Startup EV truck manufacturer Rivian has pushed its production launch back to September, in part because of the semiconductor chip shortage roiling the auto industry.

Already behind its original schedule, Rivian’s first production vehicle — a $75,000 launch version of its R1T electric pickup truck — was supposed to roll off the line this month from the automaker’s factory in downstate Normal.

Rivian’s founder and CEO, RJ Scaringe, broke the news to preorder customers in an email sent from the Normal plant Friday.

“The cascading impacts of the pandemic have had a compounding effect greater than anyone anticipated,” Scaringe said. “Everything from facility construction, to equipment installation, to vehicle component supply (especially semiconductors) has been impacted by the pandemic.”

Founded in 2009, Rivian is building an electric truck and SUV, which will arrive later this fall, as well as custom EV delivery vans for Amazon, an investor in the company.

Rivian, which is now based in Irvine, California, has about 2,000 employees working at its sole production facility, a converted Mitsubishi plant in Normal, a rural college town about 130 miles south of Chicago. It has 7,000 employees overall and a roster of major investors that valued the startup at $28 billion at the start of the year.

The company began taking preorders in November of special launch editions of its R1T truck and R1S SUV, with plans to begin delivery in June. The inaugural models have 300-plus miles of range, go from zero to 60 mph in 3 seconds and start at $75,000 for the truck and $77,500 for the SUV, offset by a $7,500 federal tax credit for electric vehicles.

Rivian is not disclosing the number of customers who have preordered the truck and SUV models, but Scaringe offered a lengthy explanation —and apology — for the production delays in his email Friday.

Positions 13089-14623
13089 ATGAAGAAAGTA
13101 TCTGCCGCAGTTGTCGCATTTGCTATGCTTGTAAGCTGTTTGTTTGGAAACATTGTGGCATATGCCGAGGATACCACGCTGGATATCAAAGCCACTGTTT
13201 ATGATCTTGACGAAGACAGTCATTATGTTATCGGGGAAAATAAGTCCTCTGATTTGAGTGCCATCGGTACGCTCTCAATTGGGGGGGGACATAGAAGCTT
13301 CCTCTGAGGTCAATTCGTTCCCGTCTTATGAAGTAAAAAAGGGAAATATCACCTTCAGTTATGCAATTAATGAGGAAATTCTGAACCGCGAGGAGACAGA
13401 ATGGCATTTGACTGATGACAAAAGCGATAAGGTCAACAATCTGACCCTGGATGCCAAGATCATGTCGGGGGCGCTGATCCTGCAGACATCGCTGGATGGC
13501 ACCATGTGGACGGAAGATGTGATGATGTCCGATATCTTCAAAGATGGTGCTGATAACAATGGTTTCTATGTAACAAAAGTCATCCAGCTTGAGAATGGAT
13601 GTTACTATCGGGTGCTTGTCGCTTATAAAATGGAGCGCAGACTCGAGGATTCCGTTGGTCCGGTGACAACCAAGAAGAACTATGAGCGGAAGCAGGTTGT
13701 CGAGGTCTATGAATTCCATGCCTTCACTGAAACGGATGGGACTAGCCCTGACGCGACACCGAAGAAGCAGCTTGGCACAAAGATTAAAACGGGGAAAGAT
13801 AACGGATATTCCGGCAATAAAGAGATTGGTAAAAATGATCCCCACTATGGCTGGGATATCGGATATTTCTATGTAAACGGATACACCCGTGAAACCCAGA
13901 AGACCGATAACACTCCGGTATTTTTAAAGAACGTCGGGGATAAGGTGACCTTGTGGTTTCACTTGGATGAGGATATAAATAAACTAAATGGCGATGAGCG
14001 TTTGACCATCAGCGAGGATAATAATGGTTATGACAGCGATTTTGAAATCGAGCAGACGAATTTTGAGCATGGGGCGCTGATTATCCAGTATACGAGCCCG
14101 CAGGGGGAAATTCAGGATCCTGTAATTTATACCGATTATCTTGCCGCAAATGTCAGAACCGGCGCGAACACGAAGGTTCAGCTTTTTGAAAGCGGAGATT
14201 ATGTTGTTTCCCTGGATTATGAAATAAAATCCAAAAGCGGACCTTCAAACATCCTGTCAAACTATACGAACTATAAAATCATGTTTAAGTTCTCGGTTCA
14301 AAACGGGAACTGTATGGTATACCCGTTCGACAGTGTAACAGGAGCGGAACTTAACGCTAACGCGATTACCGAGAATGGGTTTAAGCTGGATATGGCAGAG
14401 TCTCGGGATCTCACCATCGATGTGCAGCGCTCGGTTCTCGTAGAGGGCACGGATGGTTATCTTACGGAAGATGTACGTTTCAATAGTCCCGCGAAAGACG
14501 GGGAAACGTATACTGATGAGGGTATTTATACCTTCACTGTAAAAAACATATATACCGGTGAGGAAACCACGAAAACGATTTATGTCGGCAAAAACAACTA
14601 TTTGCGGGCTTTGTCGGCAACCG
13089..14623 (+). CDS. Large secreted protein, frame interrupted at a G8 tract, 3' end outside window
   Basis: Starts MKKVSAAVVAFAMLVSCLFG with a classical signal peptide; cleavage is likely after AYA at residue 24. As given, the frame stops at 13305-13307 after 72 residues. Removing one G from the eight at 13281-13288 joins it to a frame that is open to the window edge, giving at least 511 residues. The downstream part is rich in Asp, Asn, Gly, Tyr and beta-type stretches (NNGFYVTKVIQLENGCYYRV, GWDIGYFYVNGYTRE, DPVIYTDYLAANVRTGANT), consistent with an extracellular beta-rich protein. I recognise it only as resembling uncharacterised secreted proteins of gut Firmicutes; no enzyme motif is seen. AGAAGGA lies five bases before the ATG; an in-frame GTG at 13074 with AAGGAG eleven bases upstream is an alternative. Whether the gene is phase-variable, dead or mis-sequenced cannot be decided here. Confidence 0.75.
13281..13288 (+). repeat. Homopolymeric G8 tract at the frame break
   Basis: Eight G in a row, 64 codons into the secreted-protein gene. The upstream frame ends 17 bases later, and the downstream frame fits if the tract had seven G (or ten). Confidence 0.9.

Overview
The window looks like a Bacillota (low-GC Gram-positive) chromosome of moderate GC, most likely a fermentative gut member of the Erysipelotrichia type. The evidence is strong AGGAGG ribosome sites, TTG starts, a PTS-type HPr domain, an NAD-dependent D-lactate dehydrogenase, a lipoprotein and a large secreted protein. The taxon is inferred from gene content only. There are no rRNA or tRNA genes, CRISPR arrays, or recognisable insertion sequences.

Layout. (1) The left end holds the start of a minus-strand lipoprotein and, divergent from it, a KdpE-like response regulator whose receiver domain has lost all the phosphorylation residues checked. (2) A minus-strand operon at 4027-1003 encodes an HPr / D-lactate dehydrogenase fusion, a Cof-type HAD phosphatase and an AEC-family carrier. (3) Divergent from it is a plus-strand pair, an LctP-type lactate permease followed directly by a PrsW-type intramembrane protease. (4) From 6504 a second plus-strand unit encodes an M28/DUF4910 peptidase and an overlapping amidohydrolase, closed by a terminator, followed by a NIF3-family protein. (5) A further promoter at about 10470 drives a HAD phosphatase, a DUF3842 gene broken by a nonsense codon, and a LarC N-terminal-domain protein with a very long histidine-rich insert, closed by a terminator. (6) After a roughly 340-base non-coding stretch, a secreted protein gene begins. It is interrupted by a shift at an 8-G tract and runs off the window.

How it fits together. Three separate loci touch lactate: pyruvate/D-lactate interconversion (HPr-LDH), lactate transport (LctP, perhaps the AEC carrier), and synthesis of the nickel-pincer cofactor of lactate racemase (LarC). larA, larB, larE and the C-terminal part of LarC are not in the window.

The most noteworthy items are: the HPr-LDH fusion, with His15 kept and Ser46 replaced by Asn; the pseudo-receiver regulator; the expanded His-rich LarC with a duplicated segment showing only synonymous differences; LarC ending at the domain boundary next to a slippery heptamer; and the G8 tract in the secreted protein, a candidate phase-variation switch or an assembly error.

“We have now built hundreds of vehicles as part of our validation process, with many of those spotted out in the wild covered in unique vinyl wraps,” Scaringe said. “I have been asked why we aren’t delivering those vehicles or why we continue to test rather than deliver. We believe it is critical to both our long-term success and your ultimate satisfaction that the quality and robustness of our launch products truly sets the tone for what to expect from us as a brand.”

Rivian was a no-show at the just-completed special summer edition of the Chicago Auto Show, as it focuses on the delayed September launch. But attendees got the first look at a rival and more affordable offering, the Ford F-150 Lightning, an electrified version of the popular truck due in dealerships by the middle of next year.

The F-150 Lightning, which does zero to 60 in about four seconds with 300 miles of range and 10,000 pounds of towing capacity, starts at just under $40,000, offset by the $7,500 federal tax credit for electric vehicles.

Illinois had 27,506 registered electric vehicles in the state as of the end of June, or 0.26% of the state’s 10.3 million registered vehicles, according to Dave Druker, a spokesman for the Secretary of State’s office. Gov. J.B. Pritzker has set a goal of putting 1 million electric vehicles on Illinois roads by 2030.

Rivian isn’t the only automaker to blame production delays on the global semiconductor shortage.

A dearth of the tiny chips, which control everything from cruise control to infotainment systems, has hobbled production across the auto industry this year. Several Chicago-area auto plants remain closed because of the ongoing shortage, and new car inventory on dealer lots is in short supply.

Ford’s Chicago Assembly Plant, which makes the Ford Explorer, Lincoln Aviator and Police Interceptor SUVs, was been closed for much of the spring, idling about 5,200 employees working three shifts. It reopened in June, but shut down again this month, with plans to resume two shifts beginning Aug. 2, Ford spokeswoman Kelli Felker said.

The Belvidere Assembly Plant near Rockford, which makes the Jeep Cherokee SUV, has been mostly closed since March because of the chip shortage. The plant, which had about 3,600 employees working two shifts, is planning to eliminate one shift — and 1,641 jobs — when it resumes production July 26, Stellantis spokeswoman Jodi Tinson said.

Automakers and industry analysts expect the chip shortage to ease and production to resume full throttle during the second half of the year.